The Concept of Indeterminism and Its Applications: Economics, Social Systems, Ethics, Artificial Intelligence, and Aesthetics

The Concept of Indeterminism and Its Applications: Economics, Social Systems, Ethics, Artificial Intelligence, and Aesthetics

The Concept of Indeterminism and Its Applications: Economics, Social Systems, Ethics, Artificial Intelligence, and Aesthetics

The Concept of Indeterminism and Its Applications: Economics, Social Systems, Ethics, Artificial Intelligence, and Aesthetics

Synopsis

Scholars in various fields are exploring similar ideas to combat indeterminism when conditions seem chaotic and prohibit the use of a rigid program approach, even with probabilities. Many do not realize that they are dealing with the same issues that appear between chaos and full order (or stochastic processes) in a phase that lends itself to the same formal treatment. Examples are observed in the development of social systems, the evaluation of corporate performance or of a position in chess. Conceptualization of this treatment requires a better understanding of indeterminism. The author contends that the category of indeterminism has its own meaning dealing with unavoidability.

Excerpt

Analysis of systems characterized by relatively fast-paced change has been impaired by the application of methods suitable for systems that feature slower rate of change. More specifically, research into biological, socioeconomic, artificial intelligence, art, linguistics, and other such systems is affected adversely by the use of the methodology more suitable for such extensively explored systems as the physical system.

The investigation of the universe aims to uncover the laws that govern the physical processes. This methodology was deemed appropriate because the physical system was perceived as changing very slowly (in time and in space). Once discovered, the law (such as the law of gravity) was thought fixed and universal for the entire physical domain (not just some parts of it) from elementary particles to galaxies.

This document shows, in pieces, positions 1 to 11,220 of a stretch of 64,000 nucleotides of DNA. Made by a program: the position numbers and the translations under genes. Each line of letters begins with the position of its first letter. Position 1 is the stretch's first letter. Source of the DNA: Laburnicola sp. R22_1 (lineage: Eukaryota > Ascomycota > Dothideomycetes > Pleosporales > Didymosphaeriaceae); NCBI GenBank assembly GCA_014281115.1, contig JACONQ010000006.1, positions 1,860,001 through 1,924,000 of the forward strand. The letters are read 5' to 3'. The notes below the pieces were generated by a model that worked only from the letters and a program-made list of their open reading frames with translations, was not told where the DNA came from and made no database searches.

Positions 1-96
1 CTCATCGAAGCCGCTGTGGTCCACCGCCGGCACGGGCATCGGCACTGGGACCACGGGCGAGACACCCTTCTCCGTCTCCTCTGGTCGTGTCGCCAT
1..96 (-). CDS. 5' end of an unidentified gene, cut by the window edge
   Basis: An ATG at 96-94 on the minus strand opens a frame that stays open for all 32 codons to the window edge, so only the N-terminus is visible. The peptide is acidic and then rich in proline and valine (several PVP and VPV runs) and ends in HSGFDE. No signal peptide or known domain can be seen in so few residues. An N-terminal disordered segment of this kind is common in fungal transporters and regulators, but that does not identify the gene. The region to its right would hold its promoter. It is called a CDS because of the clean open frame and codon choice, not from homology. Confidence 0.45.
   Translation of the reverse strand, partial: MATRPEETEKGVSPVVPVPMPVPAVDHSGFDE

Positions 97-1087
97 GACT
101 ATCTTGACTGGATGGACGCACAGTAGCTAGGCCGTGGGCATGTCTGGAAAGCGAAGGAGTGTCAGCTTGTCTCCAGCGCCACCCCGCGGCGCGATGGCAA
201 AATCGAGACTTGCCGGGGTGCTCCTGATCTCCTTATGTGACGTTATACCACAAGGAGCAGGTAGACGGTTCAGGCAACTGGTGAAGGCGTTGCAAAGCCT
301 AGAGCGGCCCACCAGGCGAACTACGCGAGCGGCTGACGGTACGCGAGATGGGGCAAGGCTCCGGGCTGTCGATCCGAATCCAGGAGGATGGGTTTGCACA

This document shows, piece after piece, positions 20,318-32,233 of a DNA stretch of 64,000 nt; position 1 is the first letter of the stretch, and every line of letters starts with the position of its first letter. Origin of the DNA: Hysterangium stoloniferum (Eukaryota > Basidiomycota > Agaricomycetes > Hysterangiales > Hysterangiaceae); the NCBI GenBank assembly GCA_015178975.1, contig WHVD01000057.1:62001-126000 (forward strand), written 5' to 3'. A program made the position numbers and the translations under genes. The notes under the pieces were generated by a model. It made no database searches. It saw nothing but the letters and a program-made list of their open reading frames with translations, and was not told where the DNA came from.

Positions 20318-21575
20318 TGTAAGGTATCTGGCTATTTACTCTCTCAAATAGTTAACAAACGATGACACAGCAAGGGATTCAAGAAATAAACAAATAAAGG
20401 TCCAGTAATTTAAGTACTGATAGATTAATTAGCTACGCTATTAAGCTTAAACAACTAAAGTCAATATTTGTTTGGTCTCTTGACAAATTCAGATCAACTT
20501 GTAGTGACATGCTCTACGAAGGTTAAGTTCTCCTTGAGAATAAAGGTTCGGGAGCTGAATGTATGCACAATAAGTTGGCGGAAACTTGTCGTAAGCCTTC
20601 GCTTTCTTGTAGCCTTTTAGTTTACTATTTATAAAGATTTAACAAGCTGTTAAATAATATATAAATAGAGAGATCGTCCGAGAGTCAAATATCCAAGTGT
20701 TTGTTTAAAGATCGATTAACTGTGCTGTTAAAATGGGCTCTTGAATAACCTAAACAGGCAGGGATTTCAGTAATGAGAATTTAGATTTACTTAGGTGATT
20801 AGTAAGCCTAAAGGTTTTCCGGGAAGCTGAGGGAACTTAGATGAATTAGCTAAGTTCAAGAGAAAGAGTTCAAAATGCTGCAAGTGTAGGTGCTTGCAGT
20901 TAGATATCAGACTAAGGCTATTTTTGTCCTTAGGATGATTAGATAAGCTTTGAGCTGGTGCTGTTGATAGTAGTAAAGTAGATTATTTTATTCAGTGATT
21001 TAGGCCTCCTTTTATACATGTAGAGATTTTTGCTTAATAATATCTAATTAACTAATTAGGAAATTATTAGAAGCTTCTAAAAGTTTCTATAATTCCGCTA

Apart from the physical laws, the universe was analyzed algorithmically; that is, on the base of equilibrium (optimization) models that incorporate the variables of given physical systems. This complete and consistent procedure links the initial state of a system with its future states.

This raises the following question: What are the specific features regarding fast changing systems that preclude the use of the methodology that is widely adopted in physics

The one distinguishing mark of a changing system is the presence of two- ended source of development. I call it Janus processes (in my previous writings I called them tunnel processes) following the image of the Romans' god Janus. In accordance with the Roman mythology, Janus, as the patron of beginnings and endings, has two faces looking in opposite directions: one in front, the other at the back of his head (Webster New World Dictionary, 1980). The features of Janus processes require a new methodological approach, which leaves room for the classical methods, but now these methods must be integrated into the new scheme (and new methods) that is adequate for the study of changing systems.

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